1 big thing: The bake-off
As a long-expected shake-up begins in the West Wing, President Trump has been asking key Republicans for their opinions about two possible replacements as White House chief of staff: Gary Cohn, a moderate voice who's his current economic adviser; and David Urban, a Republican lobbyist now on the outside.
In true reality-TV style, the conversations are setting up a bake-off between the two men — at least in the minds of those whose opinions Trump is soliciting (and, of course, some of them yap). That's feeding uncertainty for his current chief, Reince Priebus, and everyone who works for him.
- The backstory: Trump frequently consults longtime New York friends, many of them Democrats, about personnel and other matters. And going back to his days as a real-estate mogul, Trump has made decisions in part by calling around and asking associates to weigh in. For months now, such conversations have helped fuel rumors about coming changes.
- What's different this time: The president seems to be seeking out Republicans, recognizing how vital their support is at a time when his administration is struggling.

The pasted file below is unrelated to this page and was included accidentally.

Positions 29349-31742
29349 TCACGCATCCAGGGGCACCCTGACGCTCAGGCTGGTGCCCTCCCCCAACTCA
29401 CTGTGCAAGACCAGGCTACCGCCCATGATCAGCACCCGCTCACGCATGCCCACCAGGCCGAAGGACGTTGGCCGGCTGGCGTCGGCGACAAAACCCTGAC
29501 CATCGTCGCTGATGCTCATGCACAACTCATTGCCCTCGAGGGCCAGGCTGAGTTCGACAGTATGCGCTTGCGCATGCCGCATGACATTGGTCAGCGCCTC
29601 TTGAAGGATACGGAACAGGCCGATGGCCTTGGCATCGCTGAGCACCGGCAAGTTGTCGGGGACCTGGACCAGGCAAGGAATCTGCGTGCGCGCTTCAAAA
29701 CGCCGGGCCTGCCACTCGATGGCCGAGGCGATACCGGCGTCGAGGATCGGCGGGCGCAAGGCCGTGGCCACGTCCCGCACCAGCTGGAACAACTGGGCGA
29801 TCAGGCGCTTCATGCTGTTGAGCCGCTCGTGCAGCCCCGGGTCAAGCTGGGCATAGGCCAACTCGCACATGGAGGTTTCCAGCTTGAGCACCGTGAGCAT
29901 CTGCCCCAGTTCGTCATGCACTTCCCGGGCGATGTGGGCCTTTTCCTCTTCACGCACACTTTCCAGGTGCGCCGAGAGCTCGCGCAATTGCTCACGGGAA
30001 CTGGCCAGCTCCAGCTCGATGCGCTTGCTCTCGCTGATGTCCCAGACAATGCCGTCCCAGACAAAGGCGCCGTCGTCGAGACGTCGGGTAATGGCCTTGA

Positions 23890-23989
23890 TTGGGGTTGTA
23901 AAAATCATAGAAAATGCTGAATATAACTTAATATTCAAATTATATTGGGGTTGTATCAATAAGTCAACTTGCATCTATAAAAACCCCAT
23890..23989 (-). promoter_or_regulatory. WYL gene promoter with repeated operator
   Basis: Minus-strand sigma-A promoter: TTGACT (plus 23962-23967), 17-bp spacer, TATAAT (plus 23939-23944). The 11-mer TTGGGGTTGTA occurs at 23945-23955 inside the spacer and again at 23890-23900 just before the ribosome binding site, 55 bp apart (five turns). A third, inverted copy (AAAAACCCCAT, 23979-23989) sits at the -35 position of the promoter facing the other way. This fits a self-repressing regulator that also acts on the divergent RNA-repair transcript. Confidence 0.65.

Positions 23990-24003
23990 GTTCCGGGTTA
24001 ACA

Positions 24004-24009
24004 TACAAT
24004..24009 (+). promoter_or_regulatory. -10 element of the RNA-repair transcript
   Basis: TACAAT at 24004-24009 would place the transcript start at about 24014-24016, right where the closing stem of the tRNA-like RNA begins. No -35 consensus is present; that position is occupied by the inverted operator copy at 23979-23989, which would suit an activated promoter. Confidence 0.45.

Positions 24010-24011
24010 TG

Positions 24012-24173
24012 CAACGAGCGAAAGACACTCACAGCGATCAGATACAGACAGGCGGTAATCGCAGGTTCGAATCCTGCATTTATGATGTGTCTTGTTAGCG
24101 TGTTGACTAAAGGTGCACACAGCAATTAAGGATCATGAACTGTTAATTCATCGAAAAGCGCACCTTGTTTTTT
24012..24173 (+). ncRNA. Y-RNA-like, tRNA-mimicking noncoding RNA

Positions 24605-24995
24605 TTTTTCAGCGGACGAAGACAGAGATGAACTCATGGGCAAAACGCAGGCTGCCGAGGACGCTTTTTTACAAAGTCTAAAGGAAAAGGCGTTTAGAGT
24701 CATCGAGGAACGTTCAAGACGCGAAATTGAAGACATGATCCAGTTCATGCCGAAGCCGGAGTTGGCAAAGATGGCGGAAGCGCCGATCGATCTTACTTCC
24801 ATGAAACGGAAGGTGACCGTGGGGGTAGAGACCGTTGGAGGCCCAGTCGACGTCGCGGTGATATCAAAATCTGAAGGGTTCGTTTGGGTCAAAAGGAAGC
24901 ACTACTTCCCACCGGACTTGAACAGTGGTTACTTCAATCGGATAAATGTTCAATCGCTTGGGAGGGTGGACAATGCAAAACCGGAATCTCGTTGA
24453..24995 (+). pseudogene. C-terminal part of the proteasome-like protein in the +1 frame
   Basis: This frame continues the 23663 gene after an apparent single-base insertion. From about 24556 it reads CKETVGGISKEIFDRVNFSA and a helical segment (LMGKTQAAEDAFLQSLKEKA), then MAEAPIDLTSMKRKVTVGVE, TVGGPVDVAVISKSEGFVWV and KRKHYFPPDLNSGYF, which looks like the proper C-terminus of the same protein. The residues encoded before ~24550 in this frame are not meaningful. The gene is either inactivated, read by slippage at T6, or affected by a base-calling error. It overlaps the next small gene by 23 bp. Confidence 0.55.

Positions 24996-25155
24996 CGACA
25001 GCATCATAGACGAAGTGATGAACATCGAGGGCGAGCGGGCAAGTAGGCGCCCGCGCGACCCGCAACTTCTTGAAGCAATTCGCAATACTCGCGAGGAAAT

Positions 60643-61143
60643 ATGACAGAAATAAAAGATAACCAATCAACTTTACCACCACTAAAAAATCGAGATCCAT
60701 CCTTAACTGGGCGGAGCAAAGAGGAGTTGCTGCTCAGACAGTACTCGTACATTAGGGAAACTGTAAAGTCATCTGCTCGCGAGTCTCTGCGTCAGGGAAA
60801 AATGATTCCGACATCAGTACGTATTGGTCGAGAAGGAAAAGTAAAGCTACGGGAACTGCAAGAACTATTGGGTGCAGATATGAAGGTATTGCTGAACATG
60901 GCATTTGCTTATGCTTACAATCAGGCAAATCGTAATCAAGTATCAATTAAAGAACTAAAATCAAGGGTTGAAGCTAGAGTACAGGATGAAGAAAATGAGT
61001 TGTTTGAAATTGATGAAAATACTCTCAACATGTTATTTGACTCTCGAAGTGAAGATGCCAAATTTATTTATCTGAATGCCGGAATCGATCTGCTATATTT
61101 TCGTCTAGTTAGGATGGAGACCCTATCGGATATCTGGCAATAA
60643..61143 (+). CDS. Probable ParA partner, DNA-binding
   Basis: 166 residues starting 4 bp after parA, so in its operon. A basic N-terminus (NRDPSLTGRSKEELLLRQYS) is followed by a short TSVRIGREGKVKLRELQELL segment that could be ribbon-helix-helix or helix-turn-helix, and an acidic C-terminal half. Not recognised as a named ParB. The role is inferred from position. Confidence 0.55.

- The result: That's weighing his most recent feedback in favor of Urban, a burly West Point graduate who was awarded the Bronze Star Medal during combat against Iraq in Operation Desert Storm.
- The palace intrigue: Cohn is one of the most powerful members of the current senior staff, which has made some colleagues wonder whether he might depart if Urban were brought in above him.
What we're hearing: Cohn, who'd love the job as chief, is nonetheless rightly wary of that particular promotion, and instead is keeping his eye on an even grander prize.
Friends say that after his current gig, Cohn would love to be named ... chair of the Federal Reserve.
P.S. N.Y. Times p. A14, "Challenge for Trump In Shaking Up Staff: Finding Replacements," by Peter Baker and Maggie Haberman: David "Bossie, a former deputy campaign manager, signaled that he does not plan to join the staff, citing family concerns."
- Another decision for Trump's long list: "Trump ... must decide by [tomorrow] whether to move the American Embassy in Israel to Jerusalem, as he promised during the campaign, or sign a new six-month waiver delaying such a move while he tries to negotiate Middle East peace."
2. The Yes Men
Some White House officials are deeply troubled by the most likely outcome of ongoing staff changes: an infusion of Yes Men. Or, put differently, the striking absence of advisers with the guts and gumption to say something is dumb, wrong or undoable.
And Trump likes it that way.
Among those most likely to get new roles, on the inside or in allied positions outside, are several quintessential Yes Men. And among those inside now, most have huge incentives not to stand up to the boss:
- Chief of Staff Reince Priebus: He doesn't carry himself with much swagger, in general. In this setting, he's downright timid and dutiful, knowing he could lose his job any moment.